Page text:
About 100 workers building the Tesla Gigafatory walked out today, protesting out-of-state workers. Nevada's tax breaks put limits on these hires.
Ever since February, when Tesla officially announced that it would build a gigafactory to make the incredible number of lithium-ion batteries it expects to need to power its electric vehicles, we thought it would be located in one of four states. Those four states – Texas, Arizona, New Mexico and Nevada – have been lobbying the automaker ever since, hoping to hear that the new, $5-billion plant and its 6,500 jobs would set up shop within its borders. Turns out, two of them might get
And they're off! Arizona, Nevada, New Mexico and Texas are all in the running for Tesla Motors' gigafactory, USA Today says. And the politicians are already talking big, which is the operative word for a factory that could cost $5 billion, require 1,000 acres, take up 10 million square feet and support 6,500 jobs. Oh, and build battery packs for a half-million EVs a year.
The food vs. fuel debate over ethanol continues, this time through the actions of a handful of U.S. states that are asking the U.S. Environmental Protection Agency to lift – temporarily, at least – the rules that require a "large share" (to use Reuters' words) of the corn crop in America to be used to make ethanol. Instead, says Georgia, the latest state to join the chorus, the corn should be used to feed chickens to counteract the effects of the drought affecting America this summer
New Mexico has voted a through a House Bill that would require all diesel fuel sold in the state to be B5 by 2012. The bill, which passed the House in a 47-8 vote, moves to make diesel fuel containing five percent biodiesel compulsory for all state agencies and public schools from July 2010 onwards. All diesel fuel would move to a B5 blend by July 2012. In case of poor product availability or excessive price however, the measure could be suspended by officials.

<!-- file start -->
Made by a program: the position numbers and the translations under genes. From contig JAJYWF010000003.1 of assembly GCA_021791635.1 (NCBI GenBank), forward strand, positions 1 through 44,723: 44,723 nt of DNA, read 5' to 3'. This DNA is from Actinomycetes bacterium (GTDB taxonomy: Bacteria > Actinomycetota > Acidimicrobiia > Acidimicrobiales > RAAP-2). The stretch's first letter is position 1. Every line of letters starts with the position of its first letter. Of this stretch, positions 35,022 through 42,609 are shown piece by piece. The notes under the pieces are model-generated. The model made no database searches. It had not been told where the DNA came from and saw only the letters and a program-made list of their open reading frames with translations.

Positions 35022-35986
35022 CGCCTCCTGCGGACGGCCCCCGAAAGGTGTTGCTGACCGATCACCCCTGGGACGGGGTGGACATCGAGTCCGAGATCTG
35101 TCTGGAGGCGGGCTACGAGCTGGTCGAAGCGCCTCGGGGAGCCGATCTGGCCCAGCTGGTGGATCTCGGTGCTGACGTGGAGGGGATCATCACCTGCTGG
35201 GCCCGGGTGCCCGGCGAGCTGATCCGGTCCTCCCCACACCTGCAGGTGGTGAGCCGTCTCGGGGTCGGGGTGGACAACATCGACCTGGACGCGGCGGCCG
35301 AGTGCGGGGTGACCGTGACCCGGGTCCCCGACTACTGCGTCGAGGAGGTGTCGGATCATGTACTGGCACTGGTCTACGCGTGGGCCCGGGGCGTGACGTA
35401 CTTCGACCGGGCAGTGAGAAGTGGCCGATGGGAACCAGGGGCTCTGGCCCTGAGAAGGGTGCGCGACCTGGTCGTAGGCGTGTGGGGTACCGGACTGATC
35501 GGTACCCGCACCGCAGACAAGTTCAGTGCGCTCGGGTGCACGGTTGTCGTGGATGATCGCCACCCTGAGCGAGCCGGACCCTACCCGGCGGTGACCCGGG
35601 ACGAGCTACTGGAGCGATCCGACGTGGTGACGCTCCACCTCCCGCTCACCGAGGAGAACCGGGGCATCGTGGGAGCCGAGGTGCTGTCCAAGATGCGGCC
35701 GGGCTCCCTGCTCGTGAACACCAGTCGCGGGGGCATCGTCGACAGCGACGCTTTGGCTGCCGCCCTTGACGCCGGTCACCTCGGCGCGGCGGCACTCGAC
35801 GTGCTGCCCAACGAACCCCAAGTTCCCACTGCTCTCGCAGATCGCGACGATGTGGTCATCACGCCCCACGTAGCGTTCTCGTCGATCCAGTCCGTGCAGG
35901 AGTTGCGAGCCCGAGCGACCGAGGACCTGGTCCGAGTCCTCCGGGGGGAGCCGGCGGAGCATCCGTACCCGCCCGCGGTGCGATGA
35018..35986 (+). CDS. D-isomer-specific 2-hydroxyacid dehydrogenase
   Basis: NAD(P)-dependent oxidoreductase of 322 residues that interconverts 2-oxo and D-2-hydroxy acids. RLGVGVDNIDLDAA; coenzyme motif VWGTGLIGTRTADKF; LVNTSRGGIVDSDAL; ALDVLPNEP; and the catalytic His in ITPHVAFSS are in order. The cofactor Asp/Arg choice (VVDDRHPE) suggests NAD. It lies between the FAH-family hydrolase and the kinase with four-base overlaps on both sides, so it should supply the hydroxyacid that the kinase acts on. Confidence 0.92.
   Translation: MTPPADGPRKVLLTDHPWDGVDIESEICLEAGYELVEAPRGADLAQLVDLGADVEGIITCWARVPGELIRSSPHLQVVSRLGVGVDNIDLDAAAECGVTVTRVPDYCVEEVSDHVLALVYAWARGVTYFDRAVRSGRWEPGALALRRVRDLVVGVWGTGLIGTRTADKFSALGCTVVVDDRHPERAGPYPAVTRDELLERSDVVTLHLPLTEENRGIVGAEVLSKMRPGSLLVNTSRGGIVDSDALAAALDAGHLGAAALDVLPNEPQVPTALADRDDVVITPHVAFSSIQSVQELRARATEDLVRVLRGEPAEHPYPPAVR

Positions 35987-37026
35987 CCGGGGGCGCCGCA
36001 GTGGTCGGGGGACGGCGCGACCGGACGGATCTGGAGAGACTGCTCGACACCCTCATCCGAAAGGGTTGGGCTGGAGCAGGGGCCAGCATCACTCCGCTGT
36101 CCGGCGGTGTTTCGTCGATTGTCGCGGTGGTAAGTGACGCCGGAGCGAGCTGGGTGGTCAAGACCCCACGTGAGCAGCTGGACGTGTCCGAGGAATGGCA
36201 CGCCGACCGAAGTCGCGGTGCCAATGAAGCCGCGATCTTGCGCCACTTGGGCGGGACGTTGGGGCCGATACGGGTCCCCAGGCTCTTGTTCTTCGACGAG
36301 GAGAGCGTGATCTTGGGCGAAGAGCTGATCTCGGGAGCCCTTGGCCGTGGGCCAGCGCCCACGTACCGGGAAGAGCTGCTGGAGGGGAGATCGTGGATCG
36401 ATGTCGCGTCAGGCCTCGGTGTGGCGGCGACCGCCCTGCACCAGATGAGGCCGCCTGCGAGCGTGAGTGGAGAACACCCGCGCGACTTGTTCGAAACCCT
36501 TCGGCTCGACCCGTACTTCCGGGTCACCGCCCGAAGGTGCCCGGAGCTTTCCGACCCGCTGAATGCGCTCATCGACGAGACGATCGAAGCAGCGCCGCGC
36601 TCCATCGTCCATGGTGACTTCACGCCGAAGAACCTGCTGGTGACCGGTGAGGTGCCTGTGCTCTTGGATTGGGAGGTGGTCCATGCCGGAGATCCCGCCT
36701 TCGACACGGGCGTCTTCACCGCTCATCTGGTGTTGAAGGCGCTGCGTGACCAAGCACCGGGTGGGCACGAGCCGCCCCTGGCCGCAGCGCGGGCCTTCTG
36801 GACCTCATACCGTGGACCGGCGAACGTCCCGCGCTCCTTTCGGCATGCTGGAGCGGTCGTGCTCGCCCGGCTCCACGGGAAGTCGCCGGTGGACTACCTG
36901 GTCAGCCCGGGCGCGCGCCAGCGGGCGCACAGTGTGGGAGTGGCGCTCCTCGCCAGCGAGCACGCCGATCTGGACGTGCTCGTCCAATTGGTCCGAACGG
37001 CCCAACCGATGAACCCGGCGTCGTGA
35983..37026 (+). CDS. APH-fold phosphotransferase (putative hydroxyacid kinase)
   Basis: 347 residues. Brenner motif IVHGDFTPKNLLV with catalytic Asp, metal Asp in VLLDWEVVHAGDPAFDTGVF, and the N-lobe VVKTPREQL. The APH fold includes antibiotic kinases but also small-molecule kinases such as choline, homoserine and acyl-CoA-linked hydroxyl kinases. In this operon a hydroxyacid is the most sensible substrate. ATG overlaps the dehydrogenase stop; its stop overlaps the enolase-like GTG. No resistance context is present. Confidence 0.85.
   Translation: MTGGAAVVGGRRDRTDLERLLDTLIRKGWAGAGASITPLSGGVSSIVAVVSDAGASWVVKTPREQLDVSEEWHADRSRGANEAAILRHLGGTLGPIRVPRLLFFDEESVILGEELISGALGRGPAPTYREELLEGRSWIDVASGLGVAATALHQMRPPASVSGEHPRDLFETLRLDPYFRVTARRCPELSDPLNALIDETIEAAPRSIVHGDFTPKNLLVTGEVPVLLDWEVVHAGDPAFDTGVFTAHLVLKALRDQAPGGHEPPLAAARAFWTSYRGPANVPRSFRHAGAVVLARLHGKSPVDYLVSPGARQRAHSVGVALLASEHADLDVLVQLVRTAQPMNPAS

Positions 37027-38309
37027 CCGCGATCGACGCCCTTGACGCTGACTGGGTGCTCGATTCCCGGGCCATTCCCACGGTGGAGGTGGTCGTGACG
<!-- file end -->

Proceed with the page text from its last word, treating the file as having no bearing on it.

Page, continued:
The plant will produce more than 100 million gallons of ethanol annually, which is triple the output of a plant located in Portales, about 20 miles away. There residents complain of a yeasty odor. City officials blame it on discharges from the plant that fester in the Portales wastewater treatment plant. The new plant in Clovis expects to reuse its water.
Thinking in renewable energy terms, New Mexico just screams solar energy. But a report released today by the New Mexico Public Interest Research Group (NMPIRG) Education Fund shows that the state can and will do a lot more to reach the goals set by Governor Richardson last June to seriously reduce emissions throughout the state in the coming decades. By 2050, the goal is to emit 75 percent less than in 2000.
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